Being on a medical school faculty, I have just listened to a slew of speeches welcoming the new students. Everyone from older students to the dean exhorted the students to be diligent, caring, dedicated and so on, and tried to capture the transformation that occurs between layman and doctor. The students all seemed overwhelmed, being told medicine would be a rewarding but all consuming life. While the speakers honored the families from whom the students came, none said anything to reassure them that their future lives might include families of their own. I listened with the ears of the lonely single woman I was on my first day of medical school, and I felt the mixture of aspiration and despair the dean’s vision evoked.
As my family has observed, I always want to be the bride at every wedding and the corpse at every wake. Sitting there, I tried to think what I would want to tell the students, especially the incoming women, about what lies ahead. I suspect a more feminine image of devotion and change might have been of comfort to them. After all, they are joining a profession, not a convent or a monastery.
Becoming a doctor, I would have said, is a lot like becoming a mother. When you imagine it, based on the images of motherhood that surround you, the vicarious experience of friends or family, and your own experience as a child, you imagine the change occurs suddenly and thoroughly. The baby is placed in your arms, you expect to be flooded with tenderness, to know what to do in every circumstance, and to have the respect of those around you. In fact, the process is gradual. The day you find out you are carrying a child is like the day you get your medical school acceptance letter. The child grows in your mind and occupies many different roles before it ever becomes a flesh and blood reality. How many different specialities did we practice in our heads, before we put on our first white jacket and tried to find a comfortable place to stash the stethoscope? Delivering the baby, like the first day in anatomy lab, doesn’t suddenly make you a mom, or a doctor, not the way you imagined it would. It takes time, sleepless nights, anxious days, moments of profound resentment and moments of even greater tenderness before you fall in love with this child, a love that evolves and changes as the child becomes more and more complex and separate from you. As with medicine, the more fully you embrace this new focal point in your life, the more your inner sense of self changes. Various milestones—the child’s smile, the end of your first period of exams—mark progress toward your new self, but the real transformation occurs privately. It can be sudden—the day someone calls you mommy, or doctor, and you don’t jump. More often, it is retrospective. You look back and realize that somewhere in the past few weeks, months or years, you have become what you and others have expected for so long—still yourself, yet profoundly and irrevocably other than what you were the day you first began to dream.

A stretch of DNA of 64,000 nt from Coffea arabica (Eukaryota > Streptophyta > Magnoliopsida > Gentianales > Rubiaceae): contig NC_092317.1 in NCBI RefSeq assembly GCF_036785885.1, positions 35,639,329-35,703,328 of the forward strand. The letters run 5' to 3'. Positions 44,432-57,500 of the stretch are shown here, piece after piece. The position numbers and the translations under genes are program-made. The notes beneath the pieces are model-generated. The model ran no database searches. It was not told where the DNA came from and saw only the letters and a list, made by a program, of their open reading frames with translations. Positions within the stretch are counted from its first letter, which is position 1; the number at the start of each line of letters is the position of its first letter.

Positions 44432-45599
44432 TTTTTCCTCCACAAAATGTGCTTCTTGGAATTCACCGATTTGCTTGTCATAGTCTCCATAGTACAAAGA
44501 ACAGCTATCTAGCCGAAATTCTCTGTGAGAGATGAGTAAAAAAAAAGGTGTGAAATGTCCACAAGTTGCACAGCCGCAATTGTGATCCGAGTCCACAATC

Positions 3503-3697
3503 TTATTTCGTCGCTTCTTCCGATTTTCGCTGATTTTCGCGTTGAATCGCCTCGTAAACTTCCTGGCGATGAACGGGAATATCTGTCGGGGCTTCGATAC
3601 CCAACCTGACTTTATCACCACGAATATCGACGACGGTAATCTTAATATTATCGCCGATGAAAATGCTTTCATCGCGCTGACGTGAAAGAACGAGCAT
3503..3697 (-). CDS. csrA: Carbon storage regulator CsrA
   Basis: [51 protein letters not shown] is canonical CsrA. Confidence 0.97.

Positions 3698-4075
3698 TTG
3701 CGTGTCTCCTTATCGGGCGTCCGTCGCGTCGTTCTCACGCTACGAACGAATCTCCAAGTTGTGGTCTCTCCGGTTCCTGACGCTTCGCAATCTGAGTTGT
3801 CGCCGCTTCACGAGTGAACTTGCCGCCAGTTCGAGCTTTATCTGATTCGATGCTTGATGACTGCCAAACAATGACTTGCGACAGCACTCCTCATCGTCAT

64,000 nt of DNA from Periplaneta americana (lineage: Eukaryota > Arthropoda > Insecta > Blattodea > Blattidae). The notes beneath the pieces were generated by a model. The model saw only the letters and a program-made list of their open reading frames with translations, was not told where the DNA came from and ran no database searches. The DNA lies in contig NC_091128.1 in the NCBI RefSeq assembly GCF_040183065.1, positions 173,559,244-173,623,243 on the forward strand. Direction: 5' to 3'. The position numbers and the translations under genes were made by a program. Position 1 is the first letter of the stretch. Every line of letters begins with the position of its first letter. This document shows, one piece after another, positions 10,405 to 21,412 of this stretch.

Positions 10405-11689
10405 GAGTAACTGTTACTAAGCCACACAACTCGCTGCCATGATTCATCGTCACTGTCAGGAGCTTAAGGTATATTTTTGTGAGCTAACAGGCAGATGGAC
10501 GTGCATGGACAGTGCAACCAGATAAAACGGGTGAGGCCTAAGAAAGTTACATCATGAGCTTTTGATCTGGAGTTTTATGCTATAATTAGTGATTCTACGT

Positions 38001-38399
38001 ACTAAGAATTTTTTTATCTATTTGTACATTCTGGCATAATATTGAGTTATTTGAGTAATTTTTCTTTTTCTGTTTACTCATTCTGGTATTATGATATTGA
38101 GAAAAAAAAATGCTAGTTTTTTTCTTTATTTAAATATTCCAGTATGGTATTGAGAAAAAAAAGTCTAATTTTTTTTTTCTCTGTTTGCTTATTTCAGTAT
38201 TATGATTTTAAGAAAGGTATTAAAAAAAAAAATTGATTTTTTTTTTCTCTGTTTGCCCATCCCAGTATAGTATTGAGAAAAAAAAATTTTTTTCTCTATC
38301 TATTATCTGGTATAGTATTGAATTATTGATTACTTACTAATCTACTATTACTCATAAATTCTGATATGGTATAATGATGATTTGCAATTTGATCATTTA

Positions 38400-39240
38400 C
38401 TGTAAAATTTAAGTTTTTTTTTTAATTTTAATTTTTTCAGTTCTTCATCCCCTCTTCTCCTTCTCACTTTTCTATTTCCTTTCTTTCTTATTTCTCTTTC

Do not be afraid, I would have said to them. The sacrifices you will be making will not be more than you can bear, and the rewards will be more than you can imagine.